I am one of four sisters and our names all begin with “K”. Growing up we were called the 4K’s. I’m K3 in the birth order.
So far, a great deal of my focus for 2016 has been on my sisters. K4 had knee surgery last month. I wish we lived closer so I could help her. K2 and K4 are in my online Journal Your Legacy course.
K1 had a milestone birthday this month – 60. K2 and I stole her away from her busy life for a whole afternoon – such a treat to have her all to ourselves. We were the decoys for the big party in her own home later that day. Surprise!
Now today, K2 celebrates her birthday. She is coming up behind K1. We’ll have our special girl’s lunch on Sunday.
A number of years ago, K4 gave me 365 Treasured Moments for Sisters as a birthday gift. It’s a perpetual desktop calendar that I flip through year after year.
As K1 turned 60 last month, I found this calendar page so appropriate –
Often, in old age, they become each other’s
Chosen and most happy companions.
In addition to their shared memories of
Childhood and of their relationship to each
other’s children, they share memories…that
carry the echo of their mother’s voice.
– Margaret Mead
Oh, so true and well put. Now don’t get me wrong. I’m not saying 60’s old, especially as I sneak up on it, too. But, I remember when our grandma was 60!
Margaret Mead is right, as we age our closeness becomes more apparent and precious. We got to bear witness to each other’s lives from the very beginning. Even if we sit together in silence now, we feel secure in our knowing of each other.
We’ve lived through the playful teasing – an uneaten hamburger served at breakfast, a nose attached to glasses that frighten in the night, 3 voices chanting, “You have a boyfriend,” or living with a nickname like “Miss Picky-picky.”
We’ve laughed uncontrollably around a dinner table of spaghetti served with Colona red wine and cried together over the threat of the wooden spoon.
The saying, “It takes a village to raise a child,” came quite naturally to us. We got involved in the lives of our nieces and nephews, and still do. We want to know them like our mother knew them. We reach out to help them and it’s rewarding to us as we watch them reach out to each other, too.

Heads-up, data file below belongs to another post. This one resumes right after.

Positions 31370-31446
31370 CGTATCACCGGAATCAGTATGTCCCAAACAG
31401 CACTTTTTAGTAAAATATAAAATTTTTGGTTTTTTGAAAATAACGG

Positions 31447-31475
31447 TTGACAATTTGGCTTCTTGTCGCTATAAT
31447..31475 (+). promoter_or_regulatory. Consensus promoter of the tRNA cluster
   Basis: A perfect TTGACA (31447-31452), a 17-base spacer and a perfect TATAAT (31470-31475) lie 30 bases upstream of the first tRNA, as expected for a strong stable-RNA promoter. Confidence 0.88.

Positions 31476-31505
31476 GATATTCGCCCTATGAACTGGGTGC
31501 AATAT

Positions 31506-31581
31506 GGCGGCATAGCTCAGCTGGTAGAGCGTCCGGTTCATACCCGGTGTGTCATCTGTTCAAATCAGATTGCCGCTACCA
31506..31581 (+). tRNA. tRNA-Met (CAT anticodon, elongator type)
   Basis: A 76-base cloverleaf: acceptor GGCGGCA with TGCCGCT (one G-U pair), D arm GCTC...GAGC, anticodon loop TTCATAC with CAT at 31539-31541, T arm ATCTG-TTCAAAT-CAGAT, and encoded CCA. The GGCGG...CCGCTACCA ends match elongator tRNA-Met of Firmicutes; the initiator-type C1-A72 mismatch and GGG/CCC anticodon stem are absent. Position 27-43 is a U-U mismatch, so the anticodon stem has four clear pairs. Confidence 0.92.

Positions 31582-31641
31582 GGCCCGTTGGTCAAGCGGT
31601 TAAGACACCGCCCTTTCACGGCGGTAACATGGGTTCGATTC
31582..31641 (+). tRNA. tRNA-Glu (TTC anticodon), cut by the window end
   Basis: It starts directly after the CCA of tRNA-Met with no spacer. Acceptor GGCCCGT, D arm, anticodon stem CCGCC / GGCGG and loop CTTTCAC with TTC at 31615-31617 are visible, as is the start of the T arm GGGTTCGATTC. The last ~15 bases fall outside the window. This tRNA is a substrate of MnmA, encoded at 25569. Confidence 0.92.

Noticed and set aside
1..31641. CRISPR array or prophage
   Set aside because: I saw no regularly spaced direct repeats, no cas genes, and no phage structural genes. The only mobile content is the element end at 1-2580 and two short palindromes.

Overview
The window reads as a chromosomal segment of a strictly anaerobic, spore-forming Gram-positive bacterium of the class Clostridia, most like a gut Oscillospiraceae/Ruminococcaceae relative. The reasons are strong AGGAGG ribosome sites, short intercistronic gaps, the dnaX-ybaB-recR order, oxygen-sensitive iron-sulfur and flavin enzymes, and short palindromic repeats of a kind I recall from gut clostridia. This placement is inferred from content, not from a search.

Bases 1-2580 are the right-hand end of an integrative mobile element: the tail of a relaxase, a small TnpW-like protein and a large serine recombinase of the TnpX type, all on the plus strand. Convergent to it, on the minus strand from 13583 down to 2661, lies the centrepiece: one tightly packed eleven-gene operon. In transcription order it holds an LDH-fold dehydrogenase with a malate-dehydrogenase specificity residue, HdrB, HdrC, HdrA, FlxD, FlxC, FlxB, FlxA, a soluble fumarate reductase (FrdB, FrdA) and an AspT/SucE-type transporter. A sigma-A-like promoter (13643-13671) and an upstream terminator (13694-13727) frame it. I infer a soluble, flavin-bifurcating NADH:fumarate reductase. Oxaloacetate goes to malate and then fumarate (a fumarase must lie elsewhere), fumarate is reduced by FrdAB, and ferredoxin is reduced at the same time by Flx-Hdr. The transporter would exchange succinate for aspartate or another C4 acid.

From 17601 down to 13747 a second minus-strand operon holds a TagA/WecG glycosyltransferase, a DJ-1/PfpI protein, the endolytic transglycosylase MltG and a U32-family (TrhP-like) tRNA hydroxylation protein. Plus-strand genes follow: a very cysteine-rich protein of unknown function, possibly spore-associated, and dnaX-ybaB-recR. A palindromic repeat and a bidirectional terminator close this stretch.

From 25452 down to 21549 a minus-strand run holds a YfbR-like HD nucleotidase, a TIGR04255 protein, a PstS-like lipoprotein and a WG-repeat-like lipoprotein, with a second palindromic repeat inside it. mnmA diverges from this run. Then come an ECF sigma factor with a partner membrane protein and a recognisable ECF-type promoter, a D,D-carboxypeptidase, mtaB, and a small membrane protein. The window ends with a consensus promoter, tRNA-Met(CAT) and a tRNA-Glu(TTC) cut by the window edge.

We’re lucky and we know it. Our sister-bond is strong and enviable. We have built-in support, love and forgiveness.
Each of us has friends who want to know how they can join our club. But, as happy as we are to include our friends in social events, you just don’t slip into this club. We’ve been building it for almost 60 years!
Sisters “carry the echo of their mother’s voice” in everything we do. We hear Mom’s voice coming out of our own mouths and each other’s. “Why don’t you put your feet up?” We hear her sing, “I love you, a bushel and a peck…”
Dad echoes, too. We hear his lessons, “Don’t compromise yourself.”Accordion music floods our memories. I smiled when I opened his accordion case the other day and his smell wafted out. It was like he was standing right beside me – smoky and musky.
We see Mom and Dad in each other all the time. We see them and ourselves in our kids. Now, as grandchildren have arrived for K1 and K4, we see how it goes – on and on.
From birthday to birthday, we are reminded how fortunate we are. We share 60 years of gratitude for family connection, the never-ending story, and especially, the echoes.